It’s interesting how time reflects change, flipping the social norm on its head to redefine what we once thought was abnormal. This might seem obvious to some people, though watching Thought For Food’s production of Measure for Measure really put this into context. Performing the entire piece in the style of a play within a play (already a nod to Shakespeare in itself), the show is set in a Weimar-era cabaret, casting every character as a character from the classic stage tale.
Taking place in what seemed like a cavern hidden from the eyes of the law, it was hard not to become consumed by the decadent culture of depravity that lurked within this dark hole in the ground. Embellishing the hedonistic atmosphere, the preshow offered an incredibly immersive introduction to the world in which the play was being performed, with audience members encouraged to go onstage and order a drink from the bar.
The production itself was executed effectively, offering interesting storytelling devices such as a curtain displaying dark silhouettes of different flashbacks.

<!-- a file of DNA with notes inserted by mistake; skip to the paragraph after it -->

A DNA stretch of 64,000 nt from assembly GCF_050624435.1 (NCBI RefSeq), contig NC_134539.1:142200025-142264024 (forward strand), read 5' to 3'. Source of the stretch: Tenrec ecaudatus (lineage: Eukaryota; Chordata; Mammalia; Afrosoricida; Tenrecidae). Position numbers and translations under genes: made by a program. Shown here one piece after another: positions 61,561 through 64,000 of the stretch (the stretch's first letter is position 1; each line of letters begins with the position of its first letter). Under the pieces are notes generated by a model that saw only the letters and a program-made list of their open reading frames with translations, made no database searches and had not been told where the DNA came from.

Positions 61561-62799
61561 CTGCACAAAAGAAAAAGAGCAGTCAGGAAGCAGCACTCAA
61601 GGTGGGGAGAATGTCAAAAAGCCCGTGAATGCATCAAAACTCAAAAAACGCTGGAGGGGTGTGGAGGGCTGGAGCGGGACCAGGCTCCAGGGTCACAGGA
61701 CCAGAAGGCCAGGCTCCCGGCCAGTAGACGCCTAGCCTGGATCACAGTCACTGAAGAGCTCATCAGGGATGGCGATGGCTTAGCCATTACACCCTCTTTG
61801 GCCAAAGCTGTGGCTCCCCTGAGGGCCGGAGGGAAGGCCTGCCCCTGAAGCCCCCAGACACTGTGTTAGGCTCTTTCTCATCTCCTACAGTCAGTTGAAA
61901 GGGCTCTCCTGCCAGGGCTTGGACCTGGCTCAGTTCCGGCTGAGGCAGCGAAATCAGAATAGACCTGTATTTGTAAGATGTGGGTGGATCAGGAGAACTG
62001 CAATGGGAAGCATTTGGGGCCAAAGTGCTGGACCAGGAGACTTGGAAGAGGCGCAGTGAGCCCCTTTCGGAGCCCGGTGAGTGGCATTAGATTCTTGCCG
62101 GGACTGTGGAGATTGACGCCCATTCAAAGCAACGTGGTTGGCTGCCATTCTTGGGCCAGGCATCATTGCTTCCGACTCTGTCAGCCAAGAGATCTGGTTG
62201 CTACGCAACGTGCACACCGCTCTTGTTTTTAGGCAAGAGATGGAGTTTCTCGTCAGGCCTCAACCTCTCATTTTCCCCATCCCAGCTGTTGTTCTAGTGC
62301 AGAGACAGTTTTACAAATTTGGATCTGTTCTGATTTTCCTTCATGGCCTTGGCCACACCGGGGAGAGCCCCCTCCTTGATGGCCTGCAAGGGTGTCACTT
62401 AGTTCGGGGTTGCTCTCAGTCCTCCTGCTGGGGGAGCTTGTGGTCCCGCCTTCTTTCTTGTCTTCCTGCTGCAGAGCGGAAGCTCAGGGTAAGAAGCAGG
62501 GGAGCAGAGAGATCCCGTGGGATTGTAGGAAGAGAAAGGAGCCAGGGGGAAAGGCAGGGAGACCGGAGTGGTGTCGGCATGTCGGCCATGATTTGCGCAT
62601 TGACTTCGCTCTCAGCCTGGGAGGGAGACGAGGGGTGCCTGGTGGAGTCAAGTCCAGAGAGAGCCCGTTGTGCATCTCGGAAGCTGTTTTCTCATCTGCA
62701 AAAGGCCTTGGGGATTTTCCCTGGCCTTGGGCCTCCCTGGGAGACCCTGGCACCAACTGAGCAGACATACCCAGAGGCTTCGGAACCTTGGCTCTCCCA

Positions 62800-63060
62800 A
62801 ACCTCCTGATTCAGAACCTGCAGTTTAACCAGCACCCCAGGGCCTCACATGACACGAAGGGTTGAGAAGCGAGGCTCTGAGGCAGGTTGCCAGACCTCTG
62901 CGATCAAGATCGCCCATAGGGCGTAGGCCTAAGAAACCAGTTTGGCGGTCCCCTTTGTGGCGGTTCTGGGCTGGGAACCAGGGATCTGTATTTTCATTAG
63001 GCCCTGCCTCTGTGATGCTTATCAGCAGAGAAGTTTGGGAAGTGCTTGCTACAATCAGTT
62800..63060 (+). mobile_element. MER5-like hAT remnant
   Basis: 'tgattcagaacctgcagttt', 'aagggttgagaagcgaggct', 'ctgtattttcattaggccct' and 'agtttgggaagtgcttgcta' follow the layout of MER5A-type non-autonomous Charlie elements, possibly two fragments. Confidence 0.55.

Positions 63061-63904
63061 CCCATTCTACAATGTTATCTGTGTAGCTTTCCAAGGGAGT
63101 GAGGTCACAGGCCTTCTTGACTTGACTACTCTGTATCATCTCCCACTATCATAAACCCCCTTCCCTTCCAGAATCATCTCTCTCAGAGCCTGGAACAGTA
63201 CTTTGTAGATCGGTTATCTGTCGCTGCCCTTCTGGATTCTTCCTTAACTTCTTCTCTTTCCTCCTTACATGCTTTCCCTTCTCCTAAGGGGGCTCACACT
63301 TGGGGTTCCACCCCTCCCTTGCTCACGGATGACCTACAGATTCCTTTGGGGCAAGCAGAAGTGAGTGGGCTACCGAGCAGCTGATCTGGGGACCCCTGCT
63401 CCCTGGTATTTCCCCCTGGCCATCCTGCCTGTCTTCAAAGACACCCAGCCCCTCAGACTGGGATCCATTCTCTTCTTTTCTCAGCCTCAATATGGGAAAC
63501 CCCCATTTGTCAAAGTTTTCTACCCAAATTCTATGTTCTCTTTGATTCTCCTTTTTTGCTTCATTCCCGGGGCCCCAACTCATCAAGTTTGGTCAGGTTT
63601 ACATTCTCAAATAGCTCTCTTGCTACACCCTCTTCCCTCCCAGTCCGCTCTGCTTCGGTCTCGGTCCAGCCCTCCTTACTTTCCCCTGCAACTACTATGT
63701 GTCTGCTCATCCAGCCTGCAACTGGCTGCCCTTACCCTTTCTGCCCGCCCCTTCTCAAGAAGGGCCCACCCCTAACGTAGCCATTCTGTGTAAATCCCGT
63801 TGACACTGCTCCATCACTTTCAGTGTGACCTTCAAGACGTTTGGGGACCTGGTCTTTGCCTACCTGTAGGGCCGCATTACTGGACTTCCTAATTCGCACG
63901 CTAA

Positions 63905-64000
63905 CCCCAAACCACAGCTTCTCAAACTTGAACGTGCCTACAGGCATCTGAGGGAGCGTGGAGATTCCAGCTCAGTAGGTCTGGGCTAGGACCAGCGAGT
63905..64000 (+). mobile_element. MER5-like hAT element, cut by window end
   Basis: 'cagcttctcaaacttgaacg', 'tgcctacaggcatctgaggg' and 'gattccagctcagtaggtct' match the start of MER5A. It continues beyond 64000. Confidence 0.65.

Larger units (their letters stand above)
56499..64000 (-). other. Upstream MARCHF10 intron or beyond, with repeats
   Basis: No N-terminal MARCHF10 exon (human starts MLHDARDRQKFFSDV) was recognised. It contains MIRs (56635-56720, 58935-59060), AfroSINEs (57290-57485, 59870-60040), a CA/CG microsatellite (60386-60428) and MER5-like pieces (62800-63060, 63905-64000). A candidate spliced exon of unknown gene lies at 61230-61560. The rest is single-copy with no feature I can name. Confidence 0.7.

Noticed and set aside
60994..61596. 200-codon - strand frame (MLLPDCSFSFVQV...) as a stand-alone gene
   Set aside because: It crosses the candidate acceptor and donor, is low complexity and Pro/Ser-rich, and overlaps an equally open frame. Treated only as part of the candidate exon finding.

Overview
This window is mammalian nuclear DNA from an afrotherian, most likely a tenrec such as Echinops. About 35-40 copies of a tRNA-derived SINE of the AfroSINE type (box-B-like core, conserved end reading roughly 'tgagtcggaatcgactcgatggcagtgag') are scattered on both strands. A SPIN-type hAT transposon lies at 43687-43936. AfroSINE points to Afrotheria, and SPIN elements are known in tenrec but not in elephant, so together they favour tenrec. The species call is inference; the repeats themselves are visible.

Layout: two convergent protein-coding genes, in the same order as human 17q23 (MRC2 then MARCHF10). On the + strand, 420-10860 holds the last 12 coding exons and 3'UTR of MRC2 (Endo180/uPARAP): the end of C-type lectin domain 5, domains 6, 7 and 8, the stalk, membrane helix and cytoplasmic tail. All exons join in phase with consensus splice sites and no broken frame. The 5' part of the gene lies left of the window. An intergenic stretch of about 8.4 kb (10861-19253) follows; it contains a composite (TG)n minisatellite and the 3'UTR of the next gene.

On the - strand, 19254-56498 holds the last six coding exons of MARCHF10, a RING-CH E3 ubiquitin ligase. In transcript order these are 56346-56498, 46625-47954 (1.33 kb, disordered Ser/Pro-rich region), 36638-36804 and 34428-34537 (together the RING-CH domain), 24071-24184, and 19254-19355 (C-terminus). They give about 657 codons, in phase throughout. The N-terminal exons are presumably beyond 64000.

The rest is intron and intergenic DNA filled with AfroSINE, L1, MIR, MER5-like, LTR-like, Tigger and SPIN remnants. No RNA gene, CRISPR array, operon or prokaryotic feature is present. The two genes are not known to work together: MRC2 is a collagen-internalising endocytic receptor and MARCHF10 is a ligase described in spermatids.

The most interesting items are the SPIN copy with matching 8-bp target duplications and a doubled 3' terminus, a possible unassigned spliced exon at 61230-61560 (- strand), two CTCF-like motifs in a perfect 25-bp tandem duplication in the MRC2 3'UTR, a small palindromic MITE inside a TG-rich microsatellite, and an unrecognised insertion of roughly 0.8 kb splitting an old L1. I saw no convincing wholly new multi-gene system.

The character-driven cast ultimately drove the energy of the show, using both Shakespearean rhetoric and the original songs of composer Melissa Morris. With the help of a small ensemble consisting of pianist Tom Qu and trumpeter Tyler Seguin (also the director of the show), the performers very successfully kept the audience immersed in the world while still maintaining a clear focus on the context of the play.
I particularly enjoyed the overall presence and charm of Margaret Lamarre. Playing three smaller ensemble roles, each one of her characters (Overdone/Nun/Barnardine) had a very focused and articulate objective, and were as compelling as they were outlandish at just the right moments. Additionally, the part of Pompey (Victoria Urquhart) always lit up the room, if not for the character, then for the character playing Pompey. Urquhart kept true to the slapstick charm of her character and his Commedia roots, while still maintaining the obvious presence of depravity that existed on the outer shell that was the character playing Pompey.
All in all, I’d say that it would be a challenge to avoid the intoxicating effect of this production. If you’re looking for an interesting (and relevant) new take on a classic Shakespeare tale, Thought For Food’s interpretation should not disappoint.
Measure for Measure plays at the Red Sandcastle Theatre until Dec. 4. For more information, visit http://thought4food.ca/.